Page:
For parents of toddlers, everyday reality can sometimes seem stripped of aesthetic pleasures. Bluntly colorful playgrounds and strikingly color-blocked Gymborees are the norm, while upscale coffee shops and other adult zones contain little to entertain easily bored offspring. Leave it to a Scandinavian-Japanese husband-and-wife duo to break the mold with a new space that singlehandedly pleases the design-loving mom, the carbs-craving dad and the adventure-seeking child.
Fox & Kit, the new coffee-shop-meets-playground in downtown San Rafael, opened last month and has quickly become a local favorite. The space greets the visitor with a plush green sofa, brass accents and white marble. The neatly arranged fashion magazines on the communal tables disclose nothing of the cafe’s second goal, which is to provide a plush play space for kids. But behind glass doors, another universe reveals itself: fake grass meadows, soft mountains, felt rocks, wood fortresses and endless nooks and hills for rolling, jumping and safely tumbling await young children.
On a recent visit, six-year-olds dressed in princess gowns provided by the cafe, injected the carefully planned space with happy chaos. As they were watched by a team of teenage aids, parents sipped lattes and nibbled on buttery kouign-amann pastries.
“When our son, who is now eight, was little, we wanted a place that he was happy going to and that we were equally happy going to,” says Devin Westberg, co-owner of Fox & Kit with his wife, Kyoko. “Since great coffee shops and coffeehouses are some of our favorite places to go, it only made sense to create a coffeehouse with a playground.”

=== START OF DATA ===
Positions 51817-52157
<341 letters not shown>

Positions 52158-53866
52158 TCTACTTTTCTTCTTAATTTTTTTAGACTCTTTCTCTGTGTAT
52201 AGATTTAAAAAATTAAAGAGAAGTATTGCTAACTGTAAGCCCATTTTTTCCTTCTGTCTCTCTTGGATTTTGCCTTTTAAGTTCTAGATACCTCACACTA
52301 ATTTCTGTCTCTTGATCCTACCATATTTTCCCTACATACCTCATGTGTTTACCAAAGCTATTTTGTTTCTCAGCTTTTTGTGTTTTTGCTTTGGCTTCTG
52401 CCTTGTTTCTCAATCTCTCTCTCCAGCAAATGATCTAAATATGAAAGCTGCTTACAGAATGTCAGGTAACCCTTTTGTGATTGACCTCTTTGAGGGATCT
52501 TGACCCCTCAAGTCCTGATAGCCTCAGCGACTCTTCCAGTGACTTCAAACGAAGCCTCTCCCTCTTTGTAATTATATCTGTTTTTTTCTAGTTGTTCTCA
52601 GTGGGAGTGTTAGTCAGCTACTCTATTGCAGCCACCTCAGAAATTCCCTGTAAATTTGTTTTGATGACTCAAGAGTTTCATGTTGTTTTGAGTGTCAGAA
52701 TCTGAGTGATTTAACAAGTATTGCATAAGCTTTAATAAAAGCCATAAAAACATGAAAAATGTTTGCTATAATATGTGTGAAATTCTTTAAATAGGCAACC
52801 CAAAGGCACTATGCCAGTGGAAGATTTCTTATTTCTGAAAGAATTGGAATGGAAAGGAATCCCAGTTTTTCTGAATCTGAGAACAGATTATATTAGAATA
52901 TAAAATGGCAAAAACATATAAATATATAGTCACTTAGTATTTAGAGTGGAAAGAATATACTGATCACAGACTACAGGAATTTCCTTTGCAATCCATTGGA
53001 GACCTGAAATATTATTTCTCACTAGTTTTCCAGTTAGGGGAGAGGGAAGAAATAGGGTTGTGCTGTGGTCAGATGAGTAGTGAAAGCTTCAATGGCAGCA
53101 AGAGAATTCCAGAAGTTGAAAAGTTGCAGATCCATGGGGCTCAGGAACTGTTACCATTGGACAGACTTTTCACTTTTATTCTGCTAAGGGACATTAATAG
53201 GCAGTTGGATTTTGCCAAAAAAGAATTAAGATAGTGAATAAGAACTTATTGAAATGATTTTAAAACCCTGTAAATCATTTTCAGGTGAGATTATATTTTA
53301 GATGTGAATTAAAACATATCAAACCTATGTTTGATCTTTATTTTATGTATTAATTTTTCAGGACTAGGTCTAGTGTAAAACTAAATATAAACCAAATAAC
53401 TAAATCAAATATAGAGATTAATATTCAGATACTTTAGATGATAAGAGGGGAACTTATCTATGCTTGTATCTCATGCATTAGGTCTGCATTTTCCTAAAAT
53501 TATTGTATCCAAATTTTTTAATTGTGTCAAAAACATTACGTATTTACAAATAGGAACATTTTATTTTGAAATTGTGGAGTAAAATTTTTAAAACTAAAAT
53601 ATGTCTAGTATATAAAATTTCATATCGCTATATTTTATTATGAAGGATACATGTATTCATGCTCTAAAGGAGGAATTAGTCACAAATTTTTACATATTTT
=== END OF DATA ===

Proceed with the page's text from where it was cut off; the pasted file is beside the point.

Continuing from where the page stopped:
Before opening Fox & Kit, the duo operated a small interior-design firm, specializing in renovations, vacation homes and real estate staging. Devin Westberg is of Swedish and Norwegian descent and grew up in Healdsburg. Kyoko grew up in Japan and Canada. The two brought their tastes and design sensibilities to the table to create the business.
Westberg has divided the large play area into three spaces. “The fox den was inspired by a Verner Panton, a Danish architect from the ’60s,” he says, referring to the low, mysteriously lit cave carved into a hill. “He created otherworldly spaces and, in particular, large furniture pieces that slide together to create funky psychedelic cavelike structures to lounge in.”
Westberg says the tree-house tower and “maze wall,” complete with costume room and reading nook, were inspired by “nature, different art museums around the world, growing up building forts and tree houses, as well as heavy influences from Japanese and Scandinavian modern design, which reflects both of our heritages.”
The couple used natural materials and traditional carpentry throughout. “The fox den was the most intense,” Westberg says, “as it required a huge CNC machine to cut out over 60 wooden ribs and splitting them, to make up a giant wooden puzzle that had to be carefully organized, routed and sanded, and fit together in a precise order.”
Chances are, the kids who’ll excitedly roam the space and slide down the hills and ropes won’t care about the details. The playtime fee is $15 for two-and-a-half hours. The parents, busy documenting the welcoming cafe on social media and catching up on adult news, might not dwell on them either. But nevertheless, Fox & Kit is destined to be a magnet for Marin County families.
Fox and Kit, 1031 C St., San Rafael. 415.991.5061.